30.89 -0.04 (-0.13%)
After hours: 7:35PM EDT
|Bid||30.93 x 3000|
|Ask||31.00 x 2200|
|Day's Range||30.60 - 31.24|
|52 Week Range||26.08 - 39.58|
|Beta (5Y Monthly)||0.67|
|PE Ratio (TTM)||15.71|
|Earnings Date||Jul 23, 2020|
|Forward Dividend & Yield||2.08 (6.74%)|
|Ex-Dividend Date||Apr 08, 2020|
|1y Target Est||33.88|
Hollywood studios and labor unions on Monday proposed extensive coronavirus testing and other safeguards to allow actors and crew members to resume movie and TV show production in the United States. An entertainment industry task force sent dozens of recommendations to the governors of California and New York, two of the largest U.S. production hubs, and was awaiting a green light to return to sets. In a 22-page blueprint, the task force urged regular testing for cast and crew and daily monitoring of symptoms through temperature checks or other measures.
With concern about the coronavirus pandemic receding for the moment, investors are focused on reopening the global economy. More than half of people worldwide believe that capitalism does more harm than good. In the United States, fewer than one in five have a “very favorable” view of large enterprises, and only one in four say they trust corporate executives.
The number of global cases of the coronavirus that causes COVID-19 climbed above 6 million on Monday, after a weekend dominated by protests across the U.S. at the death of an unarmed black man at the hands of a white police officer in Minneapolis last week.
Click here to read the full article. Newly installed WarnerMedia CEO Jason Kilar has tapped Richard Tom -- who was Kilar's chief technology officer at Hulu and startup Vessel -- to be CTO at the AT&T-owned media company.With the move, Jeremy Legg, WarnerMedia's previous CTO, has joined AT&T Communications as EVP and CTO reporting to Jeff McElfresh, CEO of AT&T Communications.Tom, who reports directly to Kilar, will oversee WarnerMedia’s technology and operations organization including technology strategy, platform development and operations as well as shared services across the company. His purview includes HBO Max, the company's streaming-media service that debuted last week. In addition, the technology teams at Xandr, AT&T's advertising unit, now report to Tom.“Richard is a rare bird in that he brings deep technical chops, a dogged customer focus, clear and bold vision, and a magnetism that attracts other world-class builders to him,” Kilar said in announcing Tom's hire. “WarnerMedia’s future will be as much about technology as it will be about storytelling and having Rich report to me as our technical leader strongly signals that.”Prior to joining WarnerMedia, Tom served as an adviser and consultant for tech-focused consumer and business-to-business companies, as well as venture-backed startups.At Hulu, he built and led the technical infrastructure in the streaming service's early days, before leaving in 2013 with Kilar to co-found Vessel, a hybrid ad-supported/subscription short-form video service whose model was to provide early access to videos from top influencers and content companies. Vessel failed to get traction and the company was acquired by Verizon in 2016, after which Tom served as the telco's CTO of digital entertainment for about two years."Having been a part of the early innings of online video, it's incredibly exciting to have the opportunity to redefine the future again with Jason and the WarnerMedia team," Tom said in a statement, adding, "It's really fun to think about how technology will continue to help innovate the way WarnerMedia informs and inspires through amazing storytelling."Legg, prior to his appointment as CTO of WarnerMedia in December 2018, worked at Turner Broadcasting for over 14 years, most recently as chief technology officer.Regarding Legg's move to AT&T, Kilar said, “Jeremy, through his leadership of the technology organization, has had such a positive and material impact on WarnerMedia, with last week’s launch of HBO Max being just the most recent example."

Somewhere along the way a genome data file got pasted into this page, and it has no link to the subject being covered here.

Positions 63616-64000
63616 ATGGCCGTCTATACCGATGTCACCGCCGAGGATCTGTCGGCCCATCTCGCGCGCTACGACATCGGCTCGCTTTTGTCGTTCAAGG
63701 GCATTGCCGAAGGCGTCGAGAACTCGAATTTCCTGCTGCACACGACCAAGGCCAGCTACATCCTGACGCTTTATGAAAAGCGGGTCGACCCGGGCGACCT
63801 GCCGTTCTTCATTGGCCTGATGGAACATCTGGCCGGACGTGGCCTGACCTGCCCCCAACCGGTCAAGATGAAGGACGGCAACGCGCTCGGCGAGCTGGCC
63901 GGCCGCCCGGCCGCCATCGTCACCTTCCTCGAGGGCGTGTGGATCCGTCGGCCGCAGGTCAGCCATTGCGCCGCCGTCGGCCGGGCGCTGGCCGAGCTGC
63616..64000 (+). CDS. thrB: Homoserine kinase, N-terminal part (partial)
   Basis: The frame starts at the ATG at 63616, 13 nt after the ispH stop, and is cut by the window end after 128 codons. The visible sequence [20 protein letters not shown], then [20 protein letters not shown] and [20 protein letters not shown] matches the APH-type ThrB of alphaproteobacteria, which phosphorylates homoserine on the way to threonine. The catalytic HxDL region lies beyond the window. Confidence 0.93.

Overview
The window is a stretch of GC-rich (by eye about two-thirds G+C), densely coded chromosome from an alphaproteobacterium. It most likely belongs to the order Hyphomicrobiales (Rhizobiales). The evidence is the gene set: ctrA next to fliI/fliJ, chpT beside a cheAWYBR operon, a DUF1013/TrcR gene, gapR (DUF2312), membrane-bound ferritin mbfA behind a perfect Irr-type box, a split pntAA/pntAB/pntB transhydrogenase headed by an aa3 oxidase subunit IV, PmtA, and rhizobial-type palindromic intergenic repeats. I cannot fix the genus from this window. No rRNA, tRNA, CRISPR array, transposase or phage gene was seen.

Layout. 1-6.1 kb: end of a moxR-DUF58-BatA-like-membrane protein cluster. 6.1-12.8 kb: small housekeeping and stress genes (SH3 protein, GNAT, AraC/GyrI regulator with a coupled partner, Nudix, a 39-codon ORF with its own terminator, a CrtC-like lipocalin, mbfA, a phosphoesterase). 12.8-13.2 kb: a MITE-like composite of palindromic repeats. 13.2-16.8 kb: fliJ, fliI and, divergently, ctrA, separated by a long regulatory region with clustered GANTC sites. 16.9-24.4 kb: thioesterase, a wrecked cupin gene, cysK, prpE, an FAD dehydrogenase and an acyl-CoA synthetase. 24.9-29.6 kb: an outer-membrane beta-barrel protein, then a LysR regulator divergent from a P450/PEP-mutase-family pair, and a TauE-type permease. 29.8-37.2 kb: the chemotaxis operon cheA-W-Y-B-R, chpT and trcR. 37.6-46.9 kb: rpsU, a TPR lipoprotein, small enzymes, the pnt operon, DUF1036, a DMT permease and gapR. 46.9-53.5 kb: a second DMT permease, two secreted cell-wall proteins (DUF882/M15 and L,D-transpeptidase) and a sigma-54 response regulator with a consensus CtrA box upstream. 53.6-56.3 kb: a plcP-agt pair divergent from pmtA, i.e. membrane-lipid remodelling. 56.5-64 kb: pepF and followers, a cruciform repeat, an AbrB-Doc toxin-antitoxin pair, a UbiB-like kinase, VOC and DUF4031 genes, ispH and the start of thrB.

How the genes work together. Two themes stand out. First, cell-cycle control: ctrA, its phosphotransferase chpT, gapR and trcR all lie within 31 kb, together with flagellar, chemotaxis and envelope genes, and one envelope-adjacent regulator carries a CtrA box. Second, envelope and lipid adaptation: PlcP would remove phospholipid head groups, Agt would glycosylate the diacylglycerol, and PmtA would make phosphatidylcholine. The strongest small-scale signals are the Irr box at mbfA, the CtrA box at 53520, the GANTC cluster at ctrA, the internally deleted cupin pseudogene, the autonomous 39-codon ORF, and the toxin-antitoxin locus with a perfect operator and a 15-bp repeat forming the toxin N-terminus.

Picking the best dividend stocks to add to your investment portfolio requires more than looking for the highest yields. For years of dependable dividend income, you need to find well-run companies with solid business models capable of maintaining the dividend through tough economic times. The companies are listed in order of their dividend yields based on recent share prices.